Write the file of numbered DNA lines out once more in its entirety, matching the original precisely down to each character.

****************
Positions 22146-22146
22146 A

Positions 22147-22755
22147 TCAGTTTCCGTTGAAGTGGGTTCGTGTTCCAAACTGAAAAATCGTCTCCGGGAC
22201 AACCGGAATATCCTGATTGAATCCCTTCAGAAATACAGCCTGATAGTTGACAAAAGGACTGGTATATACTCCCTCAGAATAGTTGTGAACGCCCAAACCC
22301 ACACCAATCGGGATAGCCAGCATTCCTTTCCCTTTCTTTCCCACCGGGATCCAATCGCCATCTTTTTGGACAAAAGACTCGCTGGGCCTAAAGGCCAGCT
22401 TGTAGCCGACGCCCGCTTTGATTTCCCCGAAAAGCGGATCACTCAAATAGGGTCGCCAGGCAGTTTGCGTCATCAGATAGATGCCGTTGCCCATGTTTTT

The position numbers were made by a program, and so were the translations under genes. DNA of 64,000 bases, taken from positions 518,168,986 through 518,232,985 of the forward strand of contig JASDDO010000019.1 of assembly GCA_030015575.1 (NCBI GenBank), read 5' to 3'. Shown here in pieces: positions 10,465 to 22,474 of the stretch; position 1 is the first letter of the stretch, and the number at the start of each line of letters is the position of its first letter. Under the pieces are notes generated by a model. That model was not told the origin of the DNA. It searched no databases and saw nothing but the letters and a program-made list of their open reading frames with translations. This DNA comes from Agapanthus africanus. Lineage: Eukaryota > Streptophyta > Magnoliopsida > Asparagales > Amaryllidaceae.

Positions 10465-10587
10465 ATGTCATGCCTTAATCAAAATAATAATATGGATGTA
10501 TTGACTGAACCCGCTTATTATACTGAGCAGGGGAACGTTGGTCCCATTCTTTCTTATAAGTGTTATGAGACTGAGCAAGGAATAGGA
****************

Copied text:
Positions 22146-22146
22146 A

Positions 22147-22755
22147 TCAGTTTCCGTTGAAGTGGGTTCGTGTTCCAAACTGAAAAATCGTCTCCGGGAC
22201 AACCGGAATATCCTGATTGAATCCCTTCAGAAATACAGCCTGATAGTTGACAAAAGGACTGGTATATACTCCCTCAGAATAGTTGTGAACGCCCAAACCC
22301 ACACCAATCGGGATAGCCAGCATTCCTTTCCCTTTCTTTCCCACCGGGATCCAATCGCCATCTTTTTGGACAAAAGACTCGCTGGGCCTAAAGGCCAGCT
22401 TGTAGCCGACGCCCGCTTTGATTTCCCCGAAAAGCGGATCACTCAAATAGGGTCGCCAGGCAGTTTGCGTCATCAGATAGATGCCGTTGCCCATGTTTTT

The position numbers were made by a program, and so were the translations under genes. DNA of 64,000 bases, taken from positions 518,168,986 through 518,232,985 of the forward strand of contig JASDDO010000019.1 of assembly GCA_030015575.1 (NCBI GenBank), read 5' to 3'. Shown here in pieces: positions 10,465 to 22,474 of the stretch; position 1 is the first letter of the stretch, and the number at the start of each line of letters is the position of its first letter. Under the pieces are notes generated by a model. That model was not told the origin of the DNA. It searched no databases and saw nothing but the letters and a program-made list of their open reading frames with translations. This DNA comes from Agapanthus africanus. Lineage: Eukaryota > Streptophyta > Magnoliopsida > Asparagales > Amaryllidaceae.

Positions 10465-10587
10465 ATGTCATGCCTTAATCAAAATAATAATATGGATGTA
10501 TTGACTGAACCCGCTTATTATACTGAGCAGGGGAACGTTGGTCCCATTCTTTCTTATAAGTGTTATGAGACTGAGCAAGGAATAGGA